Python 2 or Python 3?

It shouldn’t even be a question at this point! I’ve been using Python 3 for quite a while now, and I’m very happy with it. Personally, P3 deals with the little quirks like integer division, and exposing iterators instead of lists when dealing with dictionaries and the range function (without having to use “ugly” code).

Most of the Python 3-advertising talks at PyCon that is being held this weekend lauded the fact that performance-wise it is so much better. Raymond Hettinger even boasted in one of his talks that 3.6 is probably the first Python 3 release that is better than Python 2.7!

But what does that mean, better?

Nearly everyone will tell you how much less the memory footprint is, and how much better the performance is. And that’s great when you manage enterprise applications or webservices; I don’t. I just use Python to make my daily life easier.

I’ve tried switching to Python 3 a couple of times before “it stuck.” Every time I switched I felt that it was important to be prepared for the future, and not be left having to switch over with tons of code waiting to be upgraded.

The first time was around Python 3.1. Bad mistake! By the time Python 3.4 was out things were much better though, and I’m a happy Python 3 camper by now. But it wasn’t performance that convinced me; it was libraries.

Because that’s the one thing that most Python 3 evangelists are not telling you. Practically nothing worked the first time I tried. The standard library, of course. But external libraries were quite a different story. Reportlab? No go. WxPython? No go. And so on.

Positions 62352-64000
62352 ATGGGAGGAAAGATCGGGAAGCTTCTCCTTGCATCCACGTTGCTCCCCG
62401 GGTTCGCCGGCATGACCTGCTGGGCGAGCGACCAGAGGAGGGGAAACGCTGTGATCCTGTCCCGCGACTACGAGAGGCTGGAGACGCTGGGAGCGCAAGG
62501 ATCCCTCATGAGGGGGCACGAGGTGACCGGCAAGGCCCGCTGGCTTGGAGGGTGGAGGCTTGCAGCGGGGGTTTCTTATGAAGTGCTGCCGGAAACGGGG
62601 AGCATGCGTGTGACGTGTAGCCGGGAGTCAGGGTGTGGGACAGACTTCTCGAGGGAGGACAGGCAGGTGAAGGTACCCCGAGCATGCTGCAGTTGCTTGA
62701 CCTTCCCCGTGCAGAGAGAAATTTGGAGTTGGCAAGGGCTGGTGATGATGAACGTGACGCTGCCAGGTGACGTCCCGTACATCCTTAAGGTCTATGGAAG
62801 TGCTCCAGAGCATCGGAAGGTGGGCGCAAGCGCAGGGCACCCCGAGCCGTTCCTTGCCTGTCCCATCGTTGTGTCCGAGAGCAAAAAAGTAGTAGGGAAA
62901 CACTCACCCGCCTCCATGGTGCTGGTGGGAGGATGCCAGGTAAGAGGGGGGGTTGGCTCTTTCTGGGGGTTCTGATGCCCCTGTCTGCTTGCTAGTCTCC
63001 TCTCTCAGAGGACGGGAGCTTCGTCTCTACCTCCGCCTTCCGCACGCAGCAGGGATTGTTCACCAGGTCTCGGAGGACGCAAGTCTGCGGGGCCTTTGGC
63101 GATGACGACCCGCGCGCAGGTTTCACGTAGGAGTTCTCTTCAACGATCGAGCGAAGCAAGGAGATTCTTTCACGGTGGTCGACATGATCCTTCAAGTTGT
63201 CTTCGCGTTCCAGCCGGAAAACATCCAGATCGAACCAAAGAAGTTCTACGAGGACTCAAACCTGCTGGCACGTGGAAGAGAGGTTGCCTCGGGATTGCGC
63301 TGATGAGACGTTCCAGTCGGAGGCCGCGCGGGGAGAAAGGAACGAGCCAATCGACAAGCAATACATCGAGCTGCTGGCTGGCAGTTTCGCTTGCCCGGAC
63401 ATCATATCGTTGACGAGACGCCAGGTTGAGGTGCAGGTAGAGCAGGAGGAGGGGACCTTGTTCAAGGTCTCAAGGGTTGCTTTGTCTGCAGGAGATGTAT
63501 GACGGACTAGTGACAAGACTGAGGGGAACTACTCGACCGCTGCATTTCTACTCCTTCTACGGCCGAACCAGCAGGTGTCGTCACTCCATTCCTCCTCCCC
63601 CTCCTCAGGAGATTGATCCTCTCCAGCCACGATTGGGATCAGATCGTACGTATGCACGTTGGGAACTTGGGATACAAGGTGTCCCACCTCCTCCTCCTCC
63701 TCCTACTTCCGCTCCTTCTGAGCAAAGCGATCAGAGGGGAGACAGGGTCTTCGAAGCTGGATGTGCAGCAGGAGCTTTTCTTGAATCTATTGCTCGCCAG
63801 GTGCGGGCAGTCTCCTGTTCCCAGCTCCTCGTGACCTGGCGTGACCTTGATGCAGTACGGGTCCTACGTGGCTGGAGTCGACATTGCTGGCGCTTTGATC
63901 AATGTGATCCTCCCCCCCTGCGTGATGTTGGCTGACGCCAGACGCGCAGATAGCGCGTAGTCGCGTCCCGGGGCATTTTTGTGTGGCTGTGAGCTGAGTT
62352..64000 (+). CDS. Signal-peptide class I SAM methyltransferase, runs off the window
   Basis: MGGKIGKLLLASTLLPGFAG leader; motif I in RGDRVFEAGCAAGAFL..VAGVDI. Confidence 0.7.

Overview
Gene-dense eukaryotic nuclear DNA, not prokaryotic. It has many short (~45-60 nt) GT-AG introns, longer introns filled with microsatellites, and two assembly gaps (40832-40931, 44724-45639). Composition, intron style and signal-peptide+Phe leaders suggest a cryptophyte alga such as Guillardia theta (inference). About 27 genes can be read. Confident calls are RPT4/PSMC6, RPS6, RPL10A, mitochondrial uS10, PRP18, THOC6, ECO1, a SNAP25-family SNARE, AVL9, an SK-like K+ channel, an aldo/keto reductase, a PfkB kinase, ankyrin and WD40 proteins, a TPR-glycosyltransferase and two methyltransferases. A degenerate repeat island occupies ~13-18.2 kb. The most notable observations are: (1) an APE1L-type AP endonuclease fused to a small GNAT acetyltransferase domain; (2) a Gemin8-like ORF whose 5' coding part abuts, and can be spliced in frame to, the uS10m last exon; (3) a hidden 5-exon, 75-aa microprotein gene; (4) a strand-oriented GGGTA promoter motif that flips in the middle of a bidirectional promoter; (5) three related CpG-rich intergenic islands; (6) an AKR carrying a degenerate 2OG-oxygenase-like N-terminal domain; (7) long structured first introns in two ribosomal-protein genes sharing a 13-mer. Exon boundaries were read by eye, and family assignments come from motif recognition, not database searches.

Today is quite different as practically everything seems to be working with Python 3. If it’s not made for Python 3, it’s at least compatible with it.

If you’re still on 2.7, this might be a good moment to consider switching!

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2 Comments

  1. I can understand waiting for a while, but Python is on version 3.6 now. Other than maintaining existing 2.x projects, are there any reasons to stick with 2.x at this point?

    Reply

    1. At this point, absolutely not. I think it was a bit a chicken-or-the-egg scenario. Those who maintained large libraries weren’t willing to spend the energy on upgrading it, as most coders stayed with 2.7, and most programmers stuck to 2.7 because there weren’t a lot of libraries supporting 3.x

      I haven’t kept stats on it, but I remember that for the longest time most libraries you’d encounter would be 2.x only and it felt like Python 3 was largely ignored by the community and only in the last few years Python 3 has become an accepted standard.

      And yes, ironically we had to go almost all the way to 3.7 to make Python 3 a replacement for Python 2 🙂

      Reply

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